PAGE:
Monday, May 11, 2009

Looking at South Africa Clearly

Now that the Republic of South Africa has inaugurated its third post-apartheid elected president, it is time for the United States to accurately assess its relationship with this southern African cornerstone. One can look at a thing or a person and not really see clearly because of misconceptions and misunderstandings, and this describes the U.S. relationship with majority rule South Africa.

Most often when we look at South Africa, we see the industrial powerhouse of Africa – a nation with modern cities that are electrified, a strong currency with international standing, a global-ready stock exchange and products that sell in American stores. While all of that is true, there are other images we don’t seem to recognize. For example, there is the South Africa comprising the millions of poor people without sufficient, electricity, potable water, health care, roads or jobs. This South Africa erupted in violence last year against both illegal and legal immigrants they saw as taking their jobs and consuming scarce social services. It is this South Africa that President Jacob Zuma must satisfy soon because they are losing patience with what many see as government excuses for not meeting their needs. This will encourage solutions that are contrary to free market policies.

There is the South Africa that is seen by its neighbors as dominating the southern African region. This, of course, began during the apartheid era, when white-run South Africa attacked its neighbors in pursuit of African National Congress freedom fighters. While the South African government is run by blacks, its economy is still largely controlled by whites. Other Africans see companies such as South African Breweries and Shopright Checkers as interlopers who take over their companies and expand South African control. So when regional trade agreements are being negotiated, South Africa is often not as helpful as we would expect because of their concern over being seen as a bully state.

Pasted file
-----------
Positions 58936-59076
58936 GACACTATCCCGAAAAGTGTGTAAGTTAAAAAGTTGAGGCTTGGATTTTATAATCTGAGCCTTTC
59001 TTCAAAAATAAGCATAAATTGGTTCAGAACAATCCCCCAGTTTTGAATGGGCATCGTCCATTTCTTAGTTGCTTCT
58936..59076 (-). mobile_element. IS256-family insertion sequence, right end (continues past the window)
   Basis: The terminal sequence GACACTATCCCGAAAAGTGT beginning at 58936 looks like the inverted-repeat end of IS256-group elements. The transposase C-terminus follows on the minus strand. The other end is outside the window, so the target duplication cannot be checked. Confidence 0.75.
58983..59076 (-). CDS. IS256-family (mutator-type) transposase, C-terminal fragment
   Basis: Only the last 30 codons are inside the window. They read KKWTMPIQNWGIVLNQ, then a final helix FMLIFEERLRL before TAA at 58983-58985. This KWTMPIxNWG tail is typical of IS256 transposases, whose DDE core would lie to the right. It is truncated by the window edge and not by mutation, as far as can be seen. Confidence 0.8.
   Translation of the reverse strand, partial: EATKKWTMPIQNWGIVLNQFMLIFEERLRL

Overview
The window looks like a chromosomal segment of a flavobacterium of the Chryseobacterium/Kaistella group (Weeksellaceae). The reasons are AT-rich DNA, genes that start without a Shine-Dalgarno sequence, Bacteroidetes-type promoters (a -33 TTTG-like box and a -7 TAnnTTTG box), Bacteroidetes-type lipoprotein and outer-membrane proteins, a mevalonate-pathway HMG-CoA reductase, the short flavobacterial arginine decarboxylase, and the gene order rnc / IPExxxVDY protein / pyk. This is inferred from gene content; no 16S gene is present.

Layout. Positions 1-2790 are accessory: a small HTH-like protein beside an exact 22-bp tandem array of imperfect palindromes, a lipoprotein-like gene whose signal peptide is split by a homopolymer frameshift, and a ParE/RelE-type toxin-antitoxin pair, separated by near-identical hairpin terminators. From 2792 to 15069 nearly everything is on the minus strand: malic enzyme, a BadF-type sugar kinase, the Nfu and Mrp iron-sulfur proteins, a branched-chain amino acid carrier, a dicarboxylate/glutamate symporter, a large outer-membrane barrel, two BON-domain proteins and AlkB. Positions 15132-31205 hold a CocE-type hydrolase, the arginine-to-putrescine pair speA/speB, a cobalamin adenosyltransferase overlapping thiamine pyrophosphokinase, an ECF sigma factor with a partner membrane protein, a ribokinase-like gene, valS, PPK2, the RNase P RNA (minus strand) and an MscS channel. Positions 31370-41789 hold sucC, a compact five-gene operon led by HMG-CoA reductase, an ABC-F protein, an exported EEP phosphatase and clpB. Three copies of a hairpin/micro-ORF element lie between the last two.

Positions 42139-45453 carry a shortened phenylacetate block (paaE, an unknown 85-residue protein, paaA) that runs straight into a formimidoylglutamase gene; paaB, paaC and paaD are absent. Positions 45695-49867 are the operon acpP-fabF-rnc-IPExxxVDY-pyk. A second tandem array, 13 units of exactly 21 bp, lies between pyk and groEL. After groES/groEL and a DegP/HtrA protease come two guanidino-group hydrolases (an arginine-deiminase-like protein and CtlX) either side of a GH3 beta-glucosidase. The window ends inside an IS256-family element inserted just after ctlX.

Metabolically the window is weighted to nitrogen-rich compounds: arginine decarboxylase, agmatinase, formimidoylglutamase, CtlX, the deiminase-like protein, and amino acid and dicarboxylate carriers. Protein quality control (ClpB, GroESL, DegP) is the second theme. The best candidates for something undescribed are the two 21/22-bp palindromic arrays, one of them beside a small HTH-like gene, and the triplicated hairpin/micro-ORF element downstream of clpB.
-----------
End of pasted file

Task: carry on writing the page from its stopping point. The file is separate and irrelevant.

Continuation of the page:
Nelson Mandela was certainly a preeminent liberation movement leader, but regional leaders, primarily Zimbabwe’s Robert Mugabe, were jealous of his international standing and influence. Mugabe had been the region’s liberation hero before Mandela’s ascension to power, and he and others never accepted Thabo Mbeki (son of Mandela contemporary Govan Mbeki) as an equal able to make demands and likely won’t see Zuma as an equal either. This has led to a diplomatic style that sometimes has South Africa taking a back seat when we think the country should use its political and economic muscle, such as in leading the effort to reform Zimbabwe.

Much will be made in the coming months about Zuma being a polygamist. We see South Africa as a modern state, a member of the G20 in which polygamy is not the norm. In fact, one recent poll showed most South Africans oppose polygamy, but we must not forget the exception to that view contained in the same poll. South Africans said they will accept a polygamist if that is his tradition, and if his wives willingly accept their arrangement, as the three Mrs. Zumas apparently do. President Zuma is a Zulu traditionalist, and the sooner we understand all that entails, the sooner we will be able to form a mutually beneficial relationship.

If we truly learn to recognize South Africa’s genuine position in Africa, then we can understand how and when our mutual interests coincide, and that will ensure a more successful partnership.

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